Dinner is properly Italian at the outset. Waiters deliver a bowl of fine, crusty bread and a pot of spicy, northern Italian olive oil.

The wine list is sparkler-heavy; Cannon’s list keeps to the Northern Italian theme, but you’ll find lots of esoteric, uncommon wines, and unless you’re a sommelier or a serious enthusiast, you probably won’t recognize most of them. Cannon has them clearly mapped out, and the list, an approachable 150 bottles, describes each wine in detail. Most of them ring in at under $60 per bottle, and Cannon says that’s because they’re too obscure to garner much demand. To us, that’s super exciting and fun.

We opted for a dry, non-vintage Villa di Corlo Lambrusco ($13), from Emiligia-Romana. It was a quiet, dark red sparkler with lots of blackberry and rhubarb, that was light enough to work with most of the dishes we tried, all of which arrived on gorgeous Japanese earthenware, beautiful complements to Jaeckle’s pretty but unfussy plates.

Pumpkin soup ($10) is but a bowl with nibbles of pacific prawn and bits of herb and the cooked squash, until a waiter pours in the savory, bright orange soup from a tiny teapot.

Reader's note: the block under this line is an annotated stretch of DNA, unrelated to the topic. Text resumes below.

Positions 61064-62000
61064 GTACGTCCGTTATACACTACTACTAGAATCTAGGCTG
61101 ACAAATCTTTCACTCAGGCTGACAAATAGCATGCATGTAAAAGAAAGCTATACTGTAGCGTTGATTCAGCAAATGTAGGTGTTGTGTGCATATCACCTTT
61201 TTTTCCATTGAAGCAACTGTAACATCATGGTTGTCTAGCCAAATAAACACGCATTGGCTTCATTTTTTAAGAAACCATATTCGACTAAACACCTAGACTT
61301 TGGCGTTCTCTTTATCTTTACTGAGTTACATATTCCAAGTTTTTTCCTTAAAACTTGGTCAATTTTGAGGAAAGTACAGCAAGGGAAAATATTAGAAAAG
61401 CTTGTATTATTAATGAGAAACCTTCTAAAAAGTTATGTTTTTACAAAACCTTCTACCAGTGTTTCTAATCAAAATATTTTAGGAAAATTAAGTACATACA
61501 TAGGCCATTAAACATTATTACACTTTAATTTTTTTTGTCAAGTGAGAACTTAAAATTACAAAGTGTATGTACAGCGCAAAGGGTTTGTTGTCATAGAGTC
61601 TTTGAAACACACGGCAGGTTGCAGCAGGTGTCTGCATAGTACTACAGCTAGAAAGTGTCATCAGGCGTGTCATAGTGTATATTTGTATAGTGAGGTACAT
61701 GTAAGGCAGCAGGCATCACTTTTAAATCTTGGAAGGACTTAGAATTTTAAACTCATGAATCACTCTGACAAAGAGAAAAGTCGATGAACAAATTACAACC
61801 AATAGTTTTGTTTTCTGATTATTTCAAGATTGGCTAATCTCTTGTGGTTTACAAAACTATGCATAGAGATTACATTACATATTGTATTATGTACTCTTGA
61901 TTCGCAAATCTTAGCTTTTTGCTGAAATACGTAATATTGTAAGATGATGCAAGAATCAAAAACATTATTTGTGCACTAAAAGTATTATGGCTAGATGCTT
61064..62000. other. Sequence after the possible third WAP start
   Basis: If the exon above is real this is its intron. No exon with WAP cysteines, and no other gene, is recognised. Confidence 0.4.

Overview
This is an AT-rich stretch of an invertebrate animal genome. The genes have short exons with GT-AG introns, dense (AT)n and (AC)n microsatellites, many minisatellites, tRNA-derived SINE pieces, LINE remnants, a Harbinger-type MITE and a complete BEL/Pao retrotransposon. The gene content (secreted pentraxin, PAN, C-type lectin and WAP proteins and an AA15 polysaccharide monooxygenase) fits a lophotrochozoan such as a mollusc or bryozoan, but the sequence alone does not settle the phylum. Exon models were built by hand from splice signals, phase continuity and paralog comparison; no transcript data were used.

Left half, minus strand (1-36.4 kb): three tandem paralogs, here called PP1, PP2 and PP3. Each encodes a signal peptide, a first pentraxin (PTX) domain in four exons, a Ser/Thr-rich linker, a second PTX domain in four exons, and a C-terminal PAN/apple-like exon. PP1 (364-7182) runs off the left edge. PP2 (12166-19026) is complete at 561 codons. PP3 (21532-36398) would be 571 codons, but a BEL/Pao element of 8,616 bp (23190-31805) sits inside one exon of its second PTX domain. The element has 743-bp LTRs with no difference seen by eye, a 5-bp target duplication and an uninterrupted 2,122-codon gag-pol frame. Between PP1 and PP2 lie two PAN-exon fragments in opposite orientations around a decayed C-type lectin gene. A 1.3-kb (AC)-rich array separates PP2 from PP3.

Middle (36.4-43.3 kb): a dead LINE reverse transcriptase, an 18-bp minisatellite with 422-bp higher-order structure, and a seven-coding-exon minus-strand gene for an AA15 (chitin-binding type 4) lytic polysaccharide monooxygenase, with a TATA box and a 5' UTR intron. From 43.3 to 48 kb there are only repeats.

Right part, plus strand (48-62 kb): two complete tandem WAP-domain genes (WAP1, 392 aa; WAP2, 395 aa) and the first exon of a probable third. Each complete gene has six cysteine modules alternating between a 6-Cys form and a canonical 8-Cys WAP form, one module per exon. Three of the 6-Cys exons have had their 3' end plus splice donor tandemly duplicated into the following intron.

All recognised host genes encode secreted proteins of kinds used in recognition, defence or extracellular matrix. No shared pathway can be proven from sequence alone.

You’ll find fish spread across the menu, which is organized into bites, small plates, pastas, mains, and sides. In the bites section, look for monkfish liver crostino ($9) or a musky, jet-black squid ink arancini ($9) with slivers of uni.

Other small dishes include razor clams ($11) with sopressata; scallops ($17) with cauliflower, anchovy, and olive; and sweetbreads ($16) with celeriac and bonito.

Jaeckle is putting out some enviable pastas, which include pappardelle ($18) with duck ragout and a black risotto ($17) with radicchio. And airy, ricotta-stuffed tortellini ($15) bob in a bowl of parmesan dashi. Everything about the dish is clean, delicate, crystal clear, and balanced.

But the menu does strive to cover its bases. We tried the steak ($29) for good measure, and served in thin, red slices with tiny fingerlings and seared mustard greens, it’s a fine cut of meat and a safe bet if your date (like mine) is intimidated by more challenging seafaring options. But we’ll go back for the dorade ($28) with pickled chili and salsa verde, and the guinea hen ($27) with parsnip and fois gras sugo, a classic French dish we saw at Perla a while back.

We were stuffed by the time dessert rolled around, but couldn’t resist a scoop of Jaeckle’s soy sauce ice cream ($3), which reads a little like salted caramel ice cream: salty and sweet, but with a hint of soy.

We’re eager to try more of Cannon’s colorful sparkling selections and savor more of the menu.